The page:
“That’s not realistic,” Union said. “If we’re going to do a story about a mom saving her kids, most of them aren’t Special Ops. But when you hear of people [lifting] cars … a mother’s strength knows no bounds. She perhaps does Zumba or Pilates, but she’s not a Navy Seal.”

Another goal Union had for the project: to place Shaun at the center of the story, and not as a side character for her children or husband.

Director James McTeigue with star and producer Gabrielle Union on the set of "Breaking In."
(Hilary Bronwyn Gayle / Universal Pictures )

“There’s a tendency to make mothers secondaries and footnotes [on screen],” she said. “It’s the idea that moms — their lives are small, their capabilities are few and far between, that they lost every sense of themselves and what makes them dope ... the second they had kids. I’m not interested in that.”

That’s why she doesn’t play too many mothers on screen. That and the fact that once an actress is seen as a “mother type,” Hollywood’s impression usually changes.

“I hadn’t actively been seeking out [mother roles],” Union said. “So, when the script came, I was like, ‘She’s got two [kids]?! And the older one is grown as ...?”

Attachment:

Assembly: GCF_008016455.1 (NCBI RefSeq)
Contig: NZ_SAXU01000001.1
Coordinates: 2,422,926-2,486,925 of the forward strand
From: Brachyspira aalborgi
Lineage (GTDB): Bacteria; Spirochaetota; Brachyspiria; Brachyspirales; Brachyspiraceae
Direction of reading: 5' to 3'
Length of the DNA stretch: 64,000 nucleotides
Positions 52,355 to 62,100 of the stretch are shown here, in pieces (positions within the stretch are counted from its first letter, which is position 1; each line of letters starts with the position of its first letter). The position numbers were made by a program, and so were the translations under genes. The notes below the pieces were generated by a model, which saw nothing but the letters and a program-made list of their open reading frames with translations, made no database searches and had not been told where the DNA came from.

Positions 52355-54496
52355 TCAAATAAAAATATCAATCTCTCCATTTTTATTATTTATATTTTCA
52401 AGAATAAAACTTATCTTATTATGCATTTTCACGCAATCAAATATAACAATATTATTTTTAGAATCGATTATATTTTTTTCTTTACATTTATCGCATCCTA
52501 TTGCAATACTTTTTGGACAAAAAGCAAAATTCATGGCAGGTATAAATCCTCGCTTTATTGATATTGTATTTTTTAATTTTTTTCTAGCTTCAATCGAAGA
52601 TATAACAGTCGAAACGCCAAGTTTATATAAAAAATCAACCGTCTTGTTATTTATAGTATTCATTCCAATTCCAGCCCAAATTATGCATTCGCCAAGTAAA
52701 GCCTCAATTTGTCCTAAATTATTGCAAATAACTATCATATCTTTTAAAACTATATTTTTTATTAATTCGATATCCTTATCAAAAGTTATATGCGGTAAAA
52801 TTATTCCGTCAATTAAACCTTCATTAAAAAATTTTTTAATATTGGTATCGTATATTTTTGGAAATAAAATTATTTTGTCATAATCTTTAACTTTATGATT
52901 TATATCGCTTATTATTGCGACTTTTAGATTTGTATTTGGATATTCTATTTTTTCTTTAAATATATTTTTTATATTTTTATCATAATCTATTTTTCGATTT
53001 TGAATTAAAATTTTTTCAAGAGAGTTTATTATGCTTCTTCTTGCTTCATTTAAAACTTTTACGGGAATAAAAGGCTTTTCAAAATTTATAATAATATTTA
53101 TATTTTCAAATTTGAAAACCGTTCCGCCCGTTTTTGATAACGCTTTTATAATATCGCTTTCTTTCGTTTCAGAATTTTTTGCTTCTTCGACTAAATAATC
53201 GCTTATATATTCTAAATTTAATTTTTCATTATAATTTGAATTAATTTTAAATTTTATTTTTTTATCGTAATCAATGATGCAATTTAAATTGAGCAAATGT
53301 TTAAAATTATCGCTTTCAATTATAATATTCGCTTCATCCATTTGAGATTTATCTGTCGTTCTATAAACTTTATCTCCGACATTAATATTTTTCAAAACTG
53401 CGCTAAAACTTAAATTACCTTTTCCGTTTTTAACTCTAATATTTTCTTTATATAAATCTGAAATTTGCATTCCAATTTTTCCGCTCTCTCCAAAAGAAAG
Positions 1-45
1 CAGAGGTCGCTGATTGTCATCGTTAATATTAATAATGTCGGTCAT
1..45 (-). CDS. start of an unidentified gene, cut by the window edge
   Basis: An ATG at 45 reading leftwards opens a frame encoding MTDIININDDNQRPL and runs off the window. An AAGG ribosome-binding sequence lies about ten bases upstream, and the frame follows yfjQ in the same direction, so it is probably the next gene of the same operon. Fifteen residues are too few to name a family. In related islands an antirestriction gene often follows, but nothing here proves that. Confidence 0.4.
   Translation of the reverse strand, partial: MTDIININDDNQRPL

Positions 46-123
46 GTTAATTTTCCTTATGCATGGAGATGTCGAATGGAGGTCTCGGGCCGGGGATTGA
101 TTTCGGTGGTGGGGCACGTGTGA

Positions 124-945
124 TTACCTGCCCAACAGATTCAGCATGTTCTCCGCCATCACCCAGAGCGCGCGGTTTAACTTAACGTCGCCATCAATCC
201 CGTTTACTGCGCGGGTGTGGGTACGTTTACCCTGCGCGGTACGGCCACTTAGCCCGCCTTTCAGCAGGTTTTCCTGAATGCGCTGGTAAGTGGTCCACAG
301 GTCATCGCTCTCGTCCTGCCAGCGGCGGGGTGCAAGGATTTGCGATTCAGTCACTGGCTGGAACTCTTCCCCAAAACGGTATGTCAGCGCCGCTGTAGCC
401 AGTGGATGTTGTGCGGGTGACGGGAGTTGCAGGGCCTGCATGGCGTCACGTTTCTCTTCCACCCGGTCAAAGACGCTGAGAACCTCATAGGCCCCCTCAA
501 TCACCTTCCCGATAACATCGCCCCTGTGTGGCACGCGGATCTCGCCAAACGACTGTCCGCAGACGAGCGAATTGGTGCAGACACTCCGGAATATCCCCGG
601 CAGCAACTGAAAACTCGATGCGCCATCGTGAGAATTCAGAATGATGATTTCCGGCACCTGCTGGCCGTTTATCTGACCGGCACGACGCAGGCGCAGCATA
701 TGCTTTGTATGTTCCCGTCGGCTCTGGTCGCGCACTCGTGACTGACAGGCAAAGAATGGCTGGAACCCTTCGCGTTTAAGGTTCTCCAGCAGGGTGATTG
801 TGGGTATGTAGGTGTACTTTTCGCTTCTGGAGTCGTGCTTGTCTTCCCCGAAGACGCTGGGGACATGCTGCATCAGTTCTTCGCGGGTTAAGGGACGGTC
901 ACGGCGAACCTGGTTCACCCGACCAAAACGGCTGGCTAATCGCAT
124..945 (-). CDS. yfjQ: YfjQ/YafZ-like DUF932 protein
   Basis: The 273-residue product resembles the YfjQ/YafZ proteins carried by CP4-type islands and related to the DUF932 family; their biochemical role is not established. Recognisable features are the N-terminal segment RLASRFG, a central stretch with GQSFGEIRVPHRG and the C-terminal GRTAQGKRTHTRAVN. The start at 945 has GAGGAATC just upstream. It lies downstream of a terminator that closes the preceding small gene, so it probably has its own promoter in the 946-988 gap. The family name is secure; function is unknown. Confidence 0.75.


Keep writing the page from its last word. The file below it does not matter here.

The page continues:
She was hesitant because “the older your kids get [on screen], the older people think of you,” she said.

“I’m trying to preserve the ‘Bring It On’ years as long as I can. That is the fear for me of playing mothers.”

I think we’re giving people allergies, but they’re dealing with it.
Gabrielle Union

Union has a habit of racially profiling her fans, or at least she used to. Years ago, she’d be able to pinpoint exactly which film an approaching admirer had seen.

Was it 2000’s “Bring It On,” the exploration of cultural appropriation via two rival and racially different high school cheerleading squads? Or 2003’s “Bad Boys II” where she played Syd, the special agent sister of Martin Lawrence’s detective? Or 2001’s romantic comedy “Two Can Play That Game” from which her portrayal of the ponytail-swinging, man-eater Conny is now a popular meme and GIF?

But now, “I can’t call it,” she said about her growing fan base that is more diverse than ever. “It just is what it is.”

Still, she’s aware that it was the lower-budget black films — like “Two Can Play That Game” — that gave her career longevity.

“Those smaller movies that were for us, by us — I call it FUBU filmmaking — once they hit cable, they became the world’s property,” she said.